“Those cookies were the beginning of the end of it all,” he said to me. The young rabbi had invited me to speak to the machers of the synagogue he now led. But the community he most wanted to tell me about was the one in which he was raised, the one in Pennsylvania that was no more.
Cause of death: kiddush cookies.
Anyone who’s frequented an American synagogue in the past half-century knows what I mean, which is something of a miracle—since the list of touchstones still shared by the disparate strands of American Judaism numbers… I’ll be generous and say it’s in the single digits. But the cookies served after Saturday-morning services—a motley crew of sweet, pasty mounds, dabbed with chocolate or colored sprinkles and engineered to make you desperately need the grape juice on which a blessing had just been bestowed—are among them.
Anyway, back to my young rabbi and the story of his hometown. As it turns out, his mother was among a cohort of women tasked, for nearly two decades, with baking the cookies that would be served each Shabbat in their synagogue. That is, until the year the board hired an outside consulting firm to determine where and how it could cut costs. In what will come as no surprise to anyone who’s ever worked with a consulting firm or seen an episode of The Office, the first line item in the suggested changes was “pastries.” Cookies could be bought much cheaper, they noted, at a local supermarket.
What these geniuses didn’t comprehend was the one-two punch they were issuing to the gut of lived experience. In one fell swoop, the primary Jewish institution in town transmitted a dual message: To the women who put their time and affection into baking these cookies, week in and week out for nearly a quarter century, it told them their commitment to Jewishness and their community was dispensable; and to everyone else, it asserted the primacy of money as the only truly important marker of engagement in Jewish life. A decade and a half later, the shul—once a vibrant hub of American Jewish non-Orthodox success—was all but dead.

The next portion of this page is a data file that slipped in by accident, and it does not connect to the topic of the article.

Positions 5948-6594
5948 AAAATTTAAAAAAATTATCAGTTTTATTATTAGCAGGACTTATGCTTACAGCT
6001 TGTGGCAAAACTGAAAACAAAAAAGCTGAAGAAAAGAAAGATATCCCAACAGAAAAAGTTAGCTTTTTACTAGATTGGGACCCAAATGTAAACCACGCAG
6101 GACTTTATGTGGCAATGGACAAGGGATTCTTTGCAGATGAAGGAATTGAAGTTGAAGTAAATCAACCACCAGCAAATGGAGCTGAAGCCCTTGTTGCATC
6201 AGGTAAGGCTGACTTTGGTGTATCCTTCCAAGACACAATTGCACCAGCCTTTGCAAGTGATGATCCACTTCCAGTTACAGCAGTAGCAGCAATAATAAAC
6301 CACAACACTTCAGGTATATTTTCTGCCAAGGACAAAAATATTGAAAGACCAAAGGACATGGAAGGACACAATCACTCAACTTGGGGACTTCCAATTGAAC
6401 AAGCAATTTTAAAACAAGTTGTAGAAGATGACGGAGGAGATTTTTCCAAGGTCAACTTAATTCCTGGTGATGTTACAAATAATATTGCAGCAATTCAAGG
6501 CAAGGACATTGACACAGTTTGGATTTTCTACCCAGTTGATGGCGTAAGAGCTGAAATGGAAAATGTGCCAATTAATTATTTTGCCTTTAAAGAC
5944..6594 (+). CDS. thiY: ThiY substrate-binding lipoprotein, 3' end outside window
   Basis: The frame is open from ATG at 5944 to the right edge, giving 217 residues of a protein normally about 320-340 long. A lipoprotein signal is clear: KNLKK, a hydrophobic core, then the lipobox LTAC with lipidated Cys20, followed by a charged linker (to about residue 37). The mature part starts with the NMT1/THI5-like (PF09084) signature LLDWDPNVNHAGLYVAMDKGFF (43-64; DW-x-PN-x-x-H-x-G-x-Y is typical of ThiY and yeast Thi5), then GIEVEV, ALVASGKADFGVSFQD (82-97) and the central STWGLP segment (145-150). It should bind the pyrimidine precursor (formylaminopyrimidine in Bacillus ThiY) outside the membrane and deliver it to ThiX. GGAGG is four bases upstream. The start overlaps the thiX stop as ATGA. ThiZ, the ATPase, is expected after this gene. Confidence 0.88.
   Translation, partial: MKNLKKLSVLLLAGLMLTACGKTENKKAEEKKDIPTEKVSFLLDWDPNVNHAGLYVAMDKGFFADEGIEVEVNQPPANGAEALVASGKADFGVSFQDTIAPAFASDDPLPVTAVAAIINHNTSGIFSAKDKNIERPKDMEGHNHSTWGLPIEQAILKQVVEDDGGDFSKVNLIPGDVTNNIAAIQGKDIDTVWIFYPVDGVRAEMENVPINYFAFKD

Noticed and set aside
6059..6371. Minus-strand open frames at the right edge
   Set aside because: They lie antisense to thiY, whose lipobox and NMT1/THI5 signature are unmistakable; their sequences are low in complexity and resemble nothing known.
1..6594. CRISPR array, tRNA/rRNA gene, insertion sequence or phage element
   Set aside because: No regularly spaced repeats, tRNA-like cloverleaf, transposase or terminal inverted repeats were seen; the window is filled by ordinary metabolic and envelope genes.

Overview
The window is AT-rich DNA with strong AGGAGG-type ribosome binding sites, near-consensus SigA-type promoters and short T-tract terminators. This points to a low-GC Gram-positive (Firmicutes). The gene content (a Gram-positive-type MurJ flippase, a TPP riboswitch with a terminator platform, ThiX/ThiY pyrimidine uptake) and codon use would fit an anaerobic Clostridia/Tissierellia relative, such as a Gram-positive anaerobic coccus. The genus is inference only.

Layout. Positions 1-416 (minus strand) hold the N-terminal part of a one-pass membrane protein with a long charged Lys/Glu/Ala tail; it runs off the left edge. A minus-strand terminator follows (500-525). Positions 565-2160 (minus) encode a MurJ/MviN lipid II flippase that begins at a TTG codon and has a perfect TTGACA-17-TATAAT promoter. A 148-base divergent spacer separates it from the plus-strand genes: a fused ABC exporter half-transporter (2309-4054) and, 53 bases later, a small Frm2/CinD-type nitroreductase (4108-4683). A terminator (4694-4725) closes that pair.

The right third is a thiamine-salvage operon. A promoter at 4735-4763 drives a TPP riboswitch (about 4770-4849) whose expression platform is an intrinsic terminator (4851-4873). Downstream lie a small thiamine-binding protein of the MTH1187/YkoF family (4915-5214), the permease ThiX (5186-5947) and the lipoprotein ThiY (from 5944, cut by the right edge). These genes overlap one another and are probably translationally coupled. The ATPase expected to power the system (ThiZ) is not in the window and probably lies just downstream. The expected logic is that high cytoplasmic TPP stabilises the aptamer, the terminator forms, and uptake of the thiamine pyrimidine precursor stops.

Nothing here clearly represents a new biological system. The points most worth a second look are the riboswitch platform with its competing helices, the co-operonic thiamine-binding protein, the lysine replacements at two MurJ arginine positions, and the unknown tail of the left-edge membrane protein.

So you can sit there and rail against secularism or BDS or intermarriage or whatever other threat you imagine is decimating American Judaism, but from now on you can’t say someone didn’t school you in the real truth.
I just want to say two words to you. Just two words: kiddush cookies.
Alana Newhouse is the editor and founder of Tablet.